Health & Science

Health expert warns Halloween participants to remember allergies as they pass out candy

Halloween treats, and even makeup can be the cause of allergic reactions during the holiday.


AP Photo/Peter Morgan
An assortment of Halloween candy is shown in this photo taken on Friday, Oct. 27, 2023 in New York.

Halloween means a night of fun, candy and costumes. But things can quickly go from fun to scary (and not in a good way) as treats are being passed out.

Dr. Hiren Patel, the chief medical officer of United HealthCare, said that with so much candy being distributed on Halloween, food allergies should be kept in mind.

"The bite-sized version of the candy might have different ingredients than the full-size version to be sure that you know the treats aren’t this year's trick," Patel said.

Patel also warned that people should also be careful not to eat candy with open wrappers and homemade sweets because they might contain allergens that they are not aware of. One in 13 kids have food allergies or food intolerances, according to the CDC.

To make the holiday more inclusive, the Food Allergy Research & Education (FARE) started the "Teal Pumpkin Project."

The project aimed at making the holiday inclusive offers non-food treats, such as glow sticks or small toys, as an alternative to candy, for kids with food allergies.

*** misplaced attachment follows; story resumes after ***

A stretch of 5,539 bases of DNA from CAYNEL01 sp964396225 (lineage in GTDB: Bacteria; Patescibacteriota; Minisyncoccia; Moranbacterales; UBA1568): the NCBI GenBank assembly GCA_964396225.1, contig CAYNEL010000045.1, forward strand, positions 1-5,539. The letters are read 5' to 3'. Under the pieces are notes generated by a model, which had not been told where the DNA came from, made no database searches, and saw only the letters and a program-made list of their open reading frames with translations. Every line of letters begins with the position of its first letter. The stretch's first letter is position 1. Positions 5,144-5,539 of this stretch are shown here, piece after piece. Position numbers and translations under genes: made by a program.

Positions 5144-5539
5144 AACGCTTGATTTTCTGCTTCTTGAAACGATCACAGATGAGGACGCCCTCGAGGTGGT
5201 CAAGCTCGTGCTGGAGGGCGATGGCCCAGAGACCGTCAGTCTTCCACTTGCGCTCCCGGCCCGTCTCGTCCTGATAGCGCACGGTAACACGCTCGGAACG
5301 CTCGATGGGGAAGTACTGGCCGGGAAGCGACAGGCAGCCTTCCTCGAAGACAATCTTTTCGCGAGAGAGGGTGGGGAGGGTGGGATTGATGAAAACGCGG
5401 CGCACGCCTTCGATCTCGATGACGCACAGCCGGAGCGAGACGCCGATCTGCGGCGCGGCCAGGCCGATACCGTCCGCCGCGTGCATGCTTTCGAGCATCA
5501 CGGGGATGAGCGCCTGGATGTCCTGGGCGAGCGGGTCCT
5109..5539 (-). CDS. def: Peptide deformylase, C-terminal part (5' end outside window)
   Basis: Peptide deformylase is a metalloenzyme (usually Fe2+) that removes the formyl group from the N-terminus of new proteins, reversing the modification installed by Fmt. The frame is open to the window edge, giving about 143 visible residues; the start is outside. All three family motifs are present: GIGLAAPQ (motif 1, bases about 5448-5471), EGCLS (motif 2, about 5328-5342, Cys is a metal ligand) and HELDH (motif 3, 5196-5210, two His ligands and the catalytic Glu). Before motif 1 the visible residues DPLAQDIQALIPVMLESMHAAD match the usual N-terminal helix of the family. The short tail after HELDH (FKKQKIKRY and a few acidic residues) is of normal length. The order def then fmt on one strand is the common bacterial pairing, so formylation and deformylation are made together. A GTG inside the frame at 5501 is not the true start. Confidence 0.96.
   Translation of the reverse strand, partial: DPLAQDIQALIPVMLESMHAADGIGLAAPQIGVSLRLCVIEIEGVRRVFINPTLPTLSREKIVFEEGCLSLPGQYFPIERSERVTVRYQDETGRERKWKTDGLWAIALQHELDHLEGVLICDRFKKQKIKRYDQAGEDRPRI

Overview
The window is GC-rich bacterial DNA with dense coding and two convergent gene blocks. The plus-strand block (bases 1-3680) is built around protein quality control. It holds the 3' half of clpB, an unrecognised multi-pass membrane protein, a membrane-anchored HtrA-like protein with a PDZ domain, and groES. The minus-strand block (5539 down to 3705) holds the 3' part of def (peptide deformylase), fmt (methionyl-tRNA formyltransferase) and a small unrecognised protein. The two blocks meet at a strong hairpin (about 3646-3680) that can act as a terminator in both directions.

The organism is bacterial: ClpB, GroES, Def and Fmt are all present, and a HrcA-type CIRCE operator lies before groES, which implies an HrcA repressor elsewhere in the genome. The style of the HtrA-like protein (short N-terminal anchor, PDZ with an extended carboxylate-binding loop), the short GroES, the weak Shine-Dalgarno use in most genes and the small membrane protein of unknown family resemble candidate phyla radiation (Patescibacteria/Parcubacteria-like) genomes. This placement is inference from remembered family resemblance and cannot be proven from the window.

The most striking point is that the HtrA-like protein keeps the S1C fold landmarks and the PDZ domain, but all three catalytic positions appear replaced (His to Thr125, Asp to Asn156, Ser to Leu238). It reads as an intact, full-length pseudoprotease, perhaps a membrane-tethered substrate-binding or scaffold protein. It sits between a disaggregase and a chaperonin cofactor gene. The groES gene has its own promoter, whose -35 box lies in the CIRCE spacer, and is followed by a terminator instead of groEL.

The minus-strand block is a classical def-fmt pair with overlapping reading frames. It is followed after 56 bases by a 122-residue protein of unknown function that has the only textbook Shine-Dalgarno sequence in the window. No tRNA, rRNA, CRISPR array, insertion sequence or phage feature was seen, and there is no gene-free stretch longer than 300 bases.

"If you have seen those teal pumpkin baskets or teal pumpkins outside the home, it's taking precautions on the allergies." Those homes are also making sure that the toys are not a choking hazard.

Every three minutes someone has a food allergic reaction that sends them to the emergency room. If anyone has any exposure to anything they can be allergic to they should seek medical help immediately, Patel said.

While the reaction could be something simple, such as itching but it can get much worse when someone has trouble breathing or swelling.

People should also be mindful of the ingredients in their makeup, he added.

"Sometimes there are harmful ingredients which can trigger allergies, especially skin irritation. I would say that avoid the heavy metals in the makeup, especially cadmium, mercury, lead and arsenic," he said.

While COVID-19 is not a health emergency anymore, Patel said that it's still important for people to protect themselves against the virus. This includes using sanitary practices, being mindful of the candy consumed and practicing safe tips for the upcoming flu season.

"It’s important that we have some distance in between the trick or treaters and especially if you’re going out in crowded areas."